Some 120,000 Armenians, including 30,000 children, have spent two months under a blockade imposed by Azerbaijan’s dictator Ilham Aliyev, says Sohrab Ahmari in The New Statesman. They’re surviving on “meagre amounts” of food and medication brought to them by the Red Cross. But Aliyev’s regime has threatened to shoot down planes transporting humanitarian aid and “periodically shuts off” their gas supply as they struggle with freezing temperatures. The victims inhabit Nagorno-Karabakh, a disputed territory that has been home to Armenian Christians for centuries. It’s where the Armenian alphabet was developed and where the movement for independence from the Soviet Union was born. Having partially seized the territory in 2020, Aliyev is attempting to starve the rest of it into submission.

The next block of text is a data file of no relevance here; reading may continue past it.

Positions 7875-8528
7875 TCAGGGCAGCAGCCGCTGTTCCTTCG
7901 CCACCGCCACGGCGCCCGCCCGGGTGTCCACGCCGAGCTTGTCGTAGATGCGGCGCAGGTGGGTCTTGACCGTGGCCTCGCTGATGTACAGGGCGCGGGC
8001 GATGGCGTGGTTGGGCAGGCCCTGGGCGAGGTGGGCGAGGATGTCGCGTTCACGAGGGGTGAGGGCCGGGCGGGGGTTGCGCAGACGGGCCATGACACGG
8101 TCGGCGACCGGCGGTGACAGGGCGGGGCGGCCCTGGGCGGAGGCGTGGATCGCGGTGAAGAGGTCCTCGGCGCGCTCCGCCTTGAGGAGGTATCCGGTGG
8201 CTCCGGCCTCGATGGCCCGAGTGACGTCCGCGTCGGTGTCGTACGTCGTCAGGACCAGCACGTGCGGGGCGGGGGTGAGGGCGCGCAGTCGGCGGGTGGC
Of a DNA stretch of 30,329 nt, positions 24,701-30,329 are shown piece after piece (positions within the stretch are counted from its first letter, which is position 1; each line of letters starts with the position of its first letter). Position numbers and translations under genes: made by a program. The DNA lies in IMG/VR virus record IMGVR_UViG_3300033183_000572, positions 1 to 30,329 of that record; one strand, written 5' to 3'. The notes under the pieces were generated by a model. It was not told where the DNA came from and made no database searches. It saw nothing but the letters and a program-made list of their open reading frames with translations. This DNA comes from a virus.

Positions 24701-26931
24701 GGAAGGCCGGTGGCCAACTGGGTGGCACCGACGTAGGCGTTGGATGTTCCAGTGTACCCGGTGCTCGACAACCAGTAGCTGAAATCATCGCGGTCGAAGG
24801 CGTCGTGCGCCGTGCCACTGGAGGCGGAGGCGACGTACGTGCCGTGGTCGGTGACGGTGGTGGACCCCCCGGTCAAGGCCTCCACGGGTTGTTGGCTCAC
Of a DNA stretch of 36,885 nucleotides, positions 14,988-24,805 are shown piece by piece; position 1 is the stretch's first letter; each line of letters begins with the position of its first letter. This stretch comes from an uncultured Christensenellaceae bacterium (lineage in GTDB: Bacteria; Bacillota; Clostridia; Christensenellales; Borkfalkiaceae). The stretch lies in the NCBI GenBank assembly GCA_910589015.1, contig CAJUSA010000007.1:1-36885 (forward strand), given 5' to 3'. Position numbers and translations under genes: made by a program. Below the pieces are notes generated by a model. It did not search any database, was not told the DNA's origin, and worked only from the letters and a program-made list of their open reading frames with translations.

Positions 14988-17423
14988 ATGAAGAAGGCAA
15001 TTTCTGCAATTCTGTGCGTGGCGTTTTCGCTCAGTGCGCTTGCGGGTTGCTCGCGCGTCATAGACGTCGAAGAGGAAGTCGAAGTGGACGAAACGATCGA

“The geopolitical winds are at the Azerbaijanis’ backs.” Armenia’s historic protector, Russia, is preoccupied fighting Ukraine. Europe is “desperate for natural gas”, which Aliyev gladly offers, so turns a blind eye to his human rights abuses. In the US, Azerbaijan’s lobbyists – and conservative, anti-Russian think tanks like the Hudson Institute – are working hard to frame the country as a “pro-Israel bulwark against Iran”. The result is that ever since the Azerbaijan regime began persecuting Armenians, the West has been “decidedly mute”. The victims are refusing to accept Aliyev’s offer to surrender and become “ordinary citizens” of Azerbaijan; they’ve seen videos of the dictator’s forces torturing captured Armenian soldiers, and decided they “would sooner die than submit en masse”. So unless the West intervenes, there’s an “all too real danger of humanitarian catastrophe”.